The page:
Neal's first talk as an Apostle is killer. It's called, "O, Divine Redeemer," and he basically fulfills his calling just through this talk alone--he difinitely stands as a strong witness of Christ. The way he starts his talk is awesome. He just got called and sustained to the office of Apostle, and this is what he says, "I publicly express my deep gratitude...for my call to the Twelve--among whom I shall be the least, long after being the last so ordained." Nice, nailed it, Neal. I love that guy. This is the talk where he has this quote (one that you've sent a few times to me, that I love) "I testify that He is utterly incomparable in what He is, what He knows, what He has accomplished, and what He has experienced. Yet, movingly, He calls us His friends." It really is amazing all of the things that Christ has done for us, and we'll never be able to understand or thank Him enough. But, what we do know is that He loves us, and that He did it all because we are His friends. Neal says, "Indeed, we cannot teach (Christ) anything! But we can listen to Him. We can love Him, we can honor Him, we can worship Him! We can keep His commandments, and we can feast upon His scriptures! Yes, we who are so forgetful and even rebellious are nover forgotten by Him! We are His "work," and His, "glory," and He is never distracted!" Christ loves us, He did a lot for us, and asks for just a few things from us. What an unfair, but miraculous deal He made with us. We'd be pretty dumb not to take it.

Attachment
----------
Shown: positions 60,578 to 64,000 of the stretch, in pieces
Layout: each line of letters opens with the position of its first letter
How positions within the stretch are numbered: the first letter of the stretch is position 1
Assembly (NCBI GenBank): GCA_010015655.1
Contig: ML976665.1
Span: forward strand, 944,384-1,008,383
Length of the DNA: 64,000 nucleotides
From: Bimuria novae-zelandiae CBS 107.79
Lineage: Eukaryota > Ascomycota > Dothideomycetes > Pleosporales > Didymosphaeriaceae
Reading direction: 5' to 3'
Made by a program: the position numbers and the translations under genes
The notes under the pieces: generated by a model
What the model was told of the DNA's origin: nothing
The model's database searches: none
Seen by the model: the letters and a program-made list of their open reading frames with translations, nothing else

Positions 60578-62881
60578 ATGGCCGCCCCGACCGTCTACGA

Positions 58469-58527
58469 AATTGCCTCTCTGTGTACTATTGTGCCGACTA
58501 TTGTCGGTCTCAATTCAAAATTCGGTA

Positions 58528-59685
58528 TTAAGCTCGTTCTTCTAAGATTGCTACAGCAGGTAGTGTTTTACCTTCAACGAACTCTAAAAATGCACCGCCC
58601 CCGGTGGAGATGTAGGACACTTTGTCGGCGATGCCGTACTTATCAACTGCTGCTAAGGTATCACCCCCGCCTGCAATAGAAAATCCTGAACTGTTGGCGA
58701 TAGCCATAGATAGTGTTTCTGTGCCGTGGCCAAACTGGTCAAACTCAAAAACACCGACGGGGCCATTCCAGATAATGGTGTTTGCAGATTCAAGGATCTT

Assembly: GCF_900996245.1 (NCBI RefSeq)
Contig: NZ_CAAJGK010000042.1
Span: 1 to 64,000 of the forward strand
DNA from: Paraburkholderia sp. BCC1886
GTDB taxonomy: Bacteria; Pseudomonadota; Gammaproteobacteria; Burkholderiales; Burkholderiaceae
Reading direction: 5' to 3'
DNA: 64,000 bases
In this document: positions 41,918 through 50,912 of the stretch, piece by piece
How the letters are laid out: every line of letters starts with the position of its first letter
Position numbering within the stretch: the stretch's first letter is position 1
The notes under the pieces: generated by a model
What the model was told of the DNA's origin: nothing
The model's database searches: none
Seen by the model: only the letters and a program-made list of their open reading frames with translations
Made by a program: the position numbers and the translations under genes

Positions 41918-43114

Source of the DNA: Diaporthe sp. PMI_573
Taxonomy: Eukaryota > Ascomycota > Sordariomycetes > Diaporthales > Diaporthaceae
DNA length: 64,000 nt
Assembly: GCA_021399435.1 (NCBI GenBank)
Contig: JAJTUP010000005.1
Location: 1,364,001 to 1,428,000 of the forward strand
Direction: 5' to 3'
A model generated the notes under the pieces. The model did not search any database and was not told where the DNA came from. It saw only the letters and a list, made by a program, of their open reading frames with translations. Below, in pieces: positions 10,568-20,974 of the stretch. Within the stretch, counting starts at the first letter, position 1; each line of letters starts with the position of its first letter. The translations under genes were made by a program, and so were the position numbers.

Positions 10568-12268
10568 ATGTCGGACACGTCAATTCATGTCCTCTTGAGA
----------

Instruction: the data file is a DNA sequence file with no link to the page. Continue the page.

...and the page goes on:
I read one more, but forgot it at home, my bad. Right now, I have the new Tabernacle Choir page up, and was listening to music video things, and Christmas ones came up. I love Christmastime. Best time of the year!

The branch is doing well. We had 50 people at church on Sunday, about 10 were investigators. We're getting there. When I got here in April, I think something like 25 people were coming to Church. There is always so much to do here, and it is hard to remember to have patience with everything sometimes. The branch has a temple trip this week, and we really wish that we could go with them this week, but oh, well. There should be about 30 people going to do baptisms, which is great. A few non-members are going too, so we hope that they have a good chance to feel the Spirit of the temple. President Richardson told us that something like 85% of people who go to the temple within 6 months of their baptism are still active in the Church 2 years later, and pretty much everyone who has been baptized in the past 6 months in going on the trip, which should be really great for the branch. Elder Burr leaves soon, and we don't know what will happen leadership wise in the branch. It's been so great for the branch to have him here, we'll have to really help whoever it is keep the momentum going in the branch.

We still really struggle to find good men. Why are there no good men here? Just kidding, there are, but they are really good at hide and go seek. We are thinking of training monkies to find men and repeatedly hit them on the head until they come to church and give up drinking. As soon as we catch the monkies, we'll start phase 2 on Project Monk-Converted. Monk family members are also invited to join.